In his second amended complaint, Plaintiff asserts three claims: a claim under 42 U.S.C. § 1983 for unconstitutional excessive force, in violation of his Fourth and Fourteenth Amendment rights, against both Defendants (Count I); a claim for common law assault against both Defendants (Count II); and a claim for common law battery against Milberg (Count III). Plaintiff alleges that he "did not drive his vehicle directly at Defendant Milberg, nor did he drive his vehicle at such a speed or in such a manner as to present a direct and immediate threat to any police officers, passersby, or other vehicles." ECF No. 61 ¶20.


         In support of their motion for summary judgment, Defendants first argue that Plaintiffs § 1983 excessive force claim is barred by Heck v. Humphrey, 512 U.S. 477, 486-87 (1994) (holding that a plaintiff cannot state a claim under § 1983 for "harm caused by actions whose unlawfulness would render a conviction or sentence invalid, " unless the plaintiff proves that the conviction has already been invalidated). According to Defendants, the facts demonstrate that the alleged excessive force occurred when Plaintiff purposely placed Milberg in apprehension of serious physical injury. Therefore, the allegation that Plaintiff did not drive in a manner presenting a direct threat to Defendants and bystanders would "necessarily imply the invalidity of his guilty plea and conviction." ECFNo. 75 at 13.

         Defendants also contend that, under all of the circumstances, they responded with reasonable force and did not violate the Fourth and Fourteenth Amendments. Defendants argue that they perceived the vehicle traveling directly at Milberg, and Milberg fired his weapon because he felt that he was trapped and that Plaintiff was putting him in grave danger. Defendants contend that the fact that the dash cam footage does not show Milberg in imminent danger of being struck does not render unreasonable his belief that he was in imminent danger at the time the events occurred. Defendants also point to the fact that the vicinity was busy, with vehicles and pedestrians potentially traveling through the intersection towards which Plaintiff was driving. Because of the potential harm to pedestrians and other motorists in the area, Defendants argue that Milberg acted objectively reasonably in firing his weapon at Plaintiff.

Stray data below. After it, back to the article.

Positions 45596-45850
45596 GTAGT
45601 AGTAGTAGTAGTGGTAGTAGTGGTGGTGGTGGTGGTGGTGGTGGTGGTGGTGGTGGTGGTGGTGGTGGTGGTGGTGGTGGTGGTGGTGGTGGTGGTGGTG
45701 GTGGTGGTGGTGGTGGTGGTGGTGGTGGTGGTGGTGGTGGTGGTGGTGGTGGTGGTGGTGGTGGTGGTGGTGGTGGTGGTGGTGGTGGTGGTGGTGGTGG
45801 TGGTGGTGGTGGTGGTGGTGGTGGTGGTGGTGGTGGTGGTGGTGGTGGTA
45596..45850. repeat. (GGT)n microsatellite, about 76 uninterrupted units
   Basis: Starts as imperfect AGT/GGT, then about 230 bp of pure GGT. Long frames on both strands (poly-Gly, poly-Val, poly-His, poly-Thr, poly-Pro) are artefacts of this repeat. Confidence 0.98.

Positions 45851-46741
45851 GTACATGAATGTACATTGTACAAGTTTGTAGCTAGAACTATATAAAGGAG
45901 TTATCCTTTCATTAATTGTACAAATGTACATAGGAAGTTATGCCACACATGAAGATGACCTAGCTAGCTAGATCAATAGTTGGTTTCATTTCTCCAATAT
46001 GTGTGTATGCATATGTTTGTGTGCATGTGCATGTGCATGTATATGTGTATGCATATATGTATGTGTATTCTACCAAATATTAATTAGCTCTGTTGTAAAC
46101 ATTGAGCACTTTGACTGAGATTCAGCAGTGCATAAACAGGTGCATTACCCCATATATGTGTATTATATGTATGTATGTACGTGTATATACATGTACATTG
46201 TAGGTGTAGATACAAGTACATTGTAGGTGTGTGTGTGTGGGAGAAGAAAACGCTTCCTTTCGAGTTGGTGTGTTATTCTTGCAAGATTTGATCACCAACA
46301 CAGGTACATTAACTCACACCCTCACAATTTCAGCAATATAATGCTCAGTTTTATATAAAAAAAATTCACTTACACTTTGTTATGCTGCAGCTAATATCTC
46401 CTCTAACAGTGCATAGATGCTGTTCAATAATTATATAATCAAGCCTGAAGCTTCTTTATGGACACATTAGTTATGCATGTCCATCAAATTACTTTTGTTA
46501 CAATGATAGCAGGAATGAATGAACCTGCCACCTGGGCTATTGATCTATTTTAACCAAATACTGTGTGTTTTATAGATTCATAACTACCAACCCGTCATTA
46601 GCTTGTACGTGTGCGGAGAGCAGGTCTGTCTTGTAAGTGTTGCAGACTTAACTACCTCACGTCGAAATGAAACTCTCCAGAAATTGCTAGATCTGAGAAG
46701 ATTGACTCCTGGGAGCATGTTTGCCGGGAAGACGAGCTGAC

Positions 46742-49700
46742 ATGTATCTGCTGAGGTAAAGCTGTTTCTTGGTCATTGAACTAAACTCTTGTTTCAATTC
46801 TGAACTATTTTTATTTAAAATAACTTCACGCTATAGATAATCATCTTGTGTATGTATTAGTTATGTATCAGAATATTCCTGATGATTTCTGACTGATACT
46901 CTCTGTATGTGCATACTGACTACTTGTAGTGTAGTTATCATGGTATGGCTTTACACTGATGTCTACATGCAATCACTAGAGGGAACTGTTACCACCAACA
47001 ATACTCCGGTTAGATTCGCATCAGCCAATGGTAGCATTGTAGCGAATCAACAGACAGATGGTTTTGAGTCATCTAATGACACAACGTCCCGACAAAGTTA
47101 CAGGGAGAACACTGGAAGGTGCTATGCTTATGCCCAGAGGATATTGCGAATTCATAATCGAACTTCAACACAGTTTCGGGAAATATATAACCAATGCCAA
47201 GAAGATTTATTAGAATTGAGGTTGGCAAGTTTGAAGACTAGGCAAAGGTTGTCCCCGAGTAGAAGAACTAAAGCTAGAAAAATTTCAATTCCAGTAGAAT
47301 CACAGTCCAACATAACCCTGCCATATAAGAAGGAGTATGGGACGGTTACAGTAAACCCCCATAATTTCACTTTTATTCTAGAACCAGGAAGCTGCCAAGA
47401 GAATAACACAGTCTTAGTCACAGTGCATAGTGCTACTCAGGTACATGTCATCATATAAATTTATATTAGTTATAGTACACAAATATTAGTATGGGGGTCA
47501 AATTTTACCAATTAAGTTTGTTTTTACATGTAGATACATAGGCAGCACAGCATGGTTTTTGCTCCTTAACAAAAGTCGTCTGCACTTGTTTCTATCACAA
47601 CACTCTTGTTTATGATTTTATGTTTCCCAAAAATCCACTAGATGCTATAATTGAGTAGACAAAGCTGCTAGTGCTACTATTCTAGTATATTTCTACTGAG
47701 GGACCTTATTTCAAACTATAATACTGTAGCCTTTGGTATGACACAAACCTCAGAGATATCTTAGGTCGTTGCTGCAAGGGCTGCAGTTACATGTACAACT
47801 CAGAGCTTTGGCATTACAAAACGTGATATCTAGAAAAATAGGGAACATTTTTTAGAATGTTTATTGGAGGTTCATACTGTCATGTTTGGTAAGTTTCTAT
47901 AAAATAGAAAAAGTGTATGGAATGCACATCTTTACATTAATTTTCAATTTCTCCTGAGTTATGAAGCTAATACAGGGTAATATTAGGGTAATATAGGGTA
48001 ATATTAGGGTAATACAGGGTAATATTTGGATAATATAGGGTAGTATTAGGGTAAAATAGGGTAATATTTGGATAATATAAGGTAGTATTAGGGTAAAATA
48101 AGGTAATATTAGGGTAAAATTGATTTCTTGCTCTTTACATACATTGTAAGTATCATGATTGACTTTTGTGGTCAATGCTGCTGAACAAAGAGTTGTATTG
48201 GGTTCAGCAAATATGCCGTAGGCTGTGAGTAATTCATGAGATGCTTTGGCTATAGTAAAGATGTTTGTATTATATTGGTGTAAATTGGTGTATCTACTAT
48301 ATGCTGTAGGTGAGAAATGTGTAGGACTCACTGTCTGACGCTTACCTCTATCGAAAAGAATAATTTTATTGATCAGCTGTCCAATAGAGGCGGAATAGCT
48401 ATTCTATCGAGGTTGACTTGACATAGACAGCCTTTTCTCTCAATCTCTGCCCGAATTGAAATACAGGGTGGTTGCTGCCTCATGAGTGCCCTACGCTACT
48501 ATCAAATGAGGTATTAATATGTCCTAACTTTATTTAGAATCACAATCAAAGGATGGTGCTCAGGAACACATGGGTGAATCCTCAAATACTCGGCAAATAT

Defendants next argue that they are entitled to qualified immunity because, at the time that the events took place, it was not clearly established that the Fourth Amendment prohibited Milberg's conduct. Defendants contend that it was not clear whether Milberg was prohibited from shooting a person suspected of a crime, who was avoiding capture through vehicular flight, when the officer and persons in the immediate area were put at risk by that flight.

         Lastly, Defendants argue that they are entitled to official immunity as to the common law assault and battery claims because they acted reasonably under the circumstances and used no more force than was reasonably necessary. They maintain that because they used their discretion in determining how best to detain Plaintiff, and Milberg discontinued the use of force when Plaintiff no longer presented a danger to ...